You saw the headlines. You know your stock price made a big move -- up or down. But what does that portend for your investment's future? If there's not a fundamental basis for a stock's run higher or its trip to the cellar was fueled by transient, panic-driven selling, those gains and losses might not hold -- and therein lies the potential for investors to profit.
So this week we're looking at two stocks that bolted higher: InvenSense
But you can't follow the momentum crowd blindly, which is why we look at what may have been behind those moves, and we'll even take into consideration what some of the sharpest investors think about their prospects going forward. Event-driven moves, coupled with the collective wisdom of our 180,000-strong Motley Fool CAPS investing community, might enable to discover whether your stock's latest exploits are a short-term hiccup -- or the start of a much bigger trend.
Game called because of indifference
Let's start at the bottom of the alphabet, with Zynga's terrible, horrible, no good, very bad earnings report that shows its business wasting away. It's not so much what the gaming platform did in the quarter that gutted the stock, but what it said it was going to do -- or not do, really -- in the months ahead that hurt.
Revenues were up 19% from the year-ago period (though below analyst expectations), but profits turned to losses, and even adjusted net income was dismal. Worse for the gamer was the guidance it offered: Bookings were getting slashed, its overpriced acquisition of OMGPOP was going to do worse than originally predicted, and full-year profits were expected to virtually evaporate. At best, it says it will earn $0.09 per share compared to the low end of its prior guidance of $0.23. That's a 60% drop in a best-case scenario; at worst, it's more than a 86% difference. As my colleague Eric Bleeker writes, this bloodbath is deserved.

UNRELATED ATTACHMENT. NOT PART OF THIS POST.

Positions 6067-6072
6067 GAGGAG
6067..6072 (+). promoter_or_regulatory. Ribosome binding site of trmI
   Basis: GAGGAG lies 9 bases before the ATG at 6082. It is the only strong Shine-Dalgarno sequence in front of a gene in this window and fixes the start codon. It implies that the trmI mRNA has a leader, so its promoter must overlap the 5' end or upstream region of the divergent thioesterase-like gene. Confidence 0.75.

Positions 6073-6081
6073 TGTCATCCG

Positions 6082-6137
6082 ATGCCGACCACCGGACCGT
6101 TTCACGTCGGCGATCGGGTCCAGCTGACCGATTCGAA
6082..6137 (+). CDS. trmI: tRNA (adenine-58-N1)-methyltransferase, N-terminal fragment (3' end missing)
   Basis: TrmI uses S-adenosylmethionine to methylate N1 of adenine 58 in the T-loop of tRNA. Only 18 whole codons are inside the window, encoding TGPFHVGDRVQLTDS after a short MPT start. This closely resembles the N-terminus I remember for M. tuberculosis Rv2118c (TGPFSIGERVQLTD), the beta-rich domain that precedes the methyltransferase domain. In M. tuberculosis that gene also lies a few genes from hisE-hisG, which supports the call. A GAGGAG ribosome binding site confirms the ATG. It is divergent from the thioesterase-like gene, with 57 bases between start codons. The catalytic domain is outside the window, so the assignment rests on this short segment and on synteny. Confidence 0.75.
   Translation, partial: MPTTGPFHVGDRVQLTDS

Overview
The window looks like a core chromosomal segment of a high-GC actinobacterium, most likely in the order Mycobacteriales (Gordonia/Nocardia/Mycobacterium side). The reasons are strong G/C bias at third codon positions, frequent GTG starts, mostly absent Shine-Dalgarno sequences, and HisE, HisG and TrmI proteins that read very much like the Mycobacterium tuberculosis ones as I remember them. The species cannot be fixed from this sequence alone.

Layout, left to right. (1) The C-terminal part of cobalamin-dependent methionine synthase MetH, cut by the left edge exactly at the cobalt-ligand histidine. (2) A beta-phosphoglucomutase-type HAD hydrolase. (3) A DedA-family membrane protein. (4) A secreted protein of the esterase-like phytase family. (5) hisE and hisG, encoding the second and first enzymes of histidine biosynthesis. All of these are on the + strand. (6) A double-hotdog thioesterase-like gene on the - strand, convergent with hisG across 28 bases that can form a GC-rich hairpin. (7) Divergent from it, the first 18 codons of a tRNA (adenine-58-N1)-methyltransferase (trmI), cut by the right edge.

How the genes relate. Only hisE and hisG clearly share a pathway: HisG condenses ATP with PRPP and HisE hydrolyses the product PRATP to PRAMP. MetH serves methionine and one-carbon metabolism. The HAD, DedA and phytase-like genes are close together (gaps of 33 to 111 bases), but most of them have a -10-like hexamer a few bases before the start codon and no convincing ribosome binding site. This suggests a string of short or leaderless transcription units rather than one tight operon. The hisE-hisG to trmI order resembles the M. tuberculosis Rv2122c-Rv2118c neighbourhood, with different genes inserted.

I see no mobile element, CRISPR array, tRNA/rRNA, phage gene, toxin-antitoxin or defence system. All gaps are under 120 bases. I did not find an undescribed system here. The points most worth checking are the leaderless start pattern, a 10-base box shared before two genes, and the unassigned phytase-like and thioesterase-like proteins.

Needless to say, Facebook
I'm keeping my underperform rating of Zynga on CAPS in place, believing that even at this lower valuation there's still plenty of air beneath it for it to drop further.
Take out or to go?
Apparently investors think what's bad for Apple
The battle, though, may be as part of another company, as takeover rumors persist. It has a valuable patent portfolio, and despite selling more mobile phones this past quarter, it's still losing out to Google's Android phones, and Samsung has surpassed it as the biggest handset maker. But that sort of speculation is always around, and even if it might be the best solution, investors need to focus on the here and now, which shows a dwindling position against much stronger rivals.
CAPS member Truth2Power says Nokia is betting all its chips on its Microsoft partnership, it may be too little, too late as "they were once top dog, but now they make devices nobody seems to want to buy." I agree and have marked it to underperform on CAPS, but tell me in the comments section below if you think it can dial up growth.
No motion sickness here
Yet it's those same Android handset sales that are what's pushing chipmaker InvenSense higher. Its chips integrate gyroscopic, sensor, and other technologies into a single "motion processing" chip that are found in HTC, LG, Motorola, and Samsung handsets. Although it had reduced the high end of its earnings guidance as a result of component shortages, it was still able to turn in respectable numbers and offer a second-quarter forecast that was well above consensus estimates. There's greater uptake of its newest Motion Interface offerings, and with smartphones now accounting for three-quarters of its revenues, it will rise as that technological revolution gathers steam.
Plenty of companies have benefited big time from the rise of smart devices, few more so than Apple. The Fool recently created a premium report that explains in clear detail both the risks and potential rewards associated with owning the iEverything powerhouse. If you want to wrap your head around one of the hottest names in tech, access your copy today.
In the meantime, you can head over to the InvenSense CAPS page or tell me in the comments section below how large a slice of that trillion-dollar pie the chipmaker itself will be grabbing.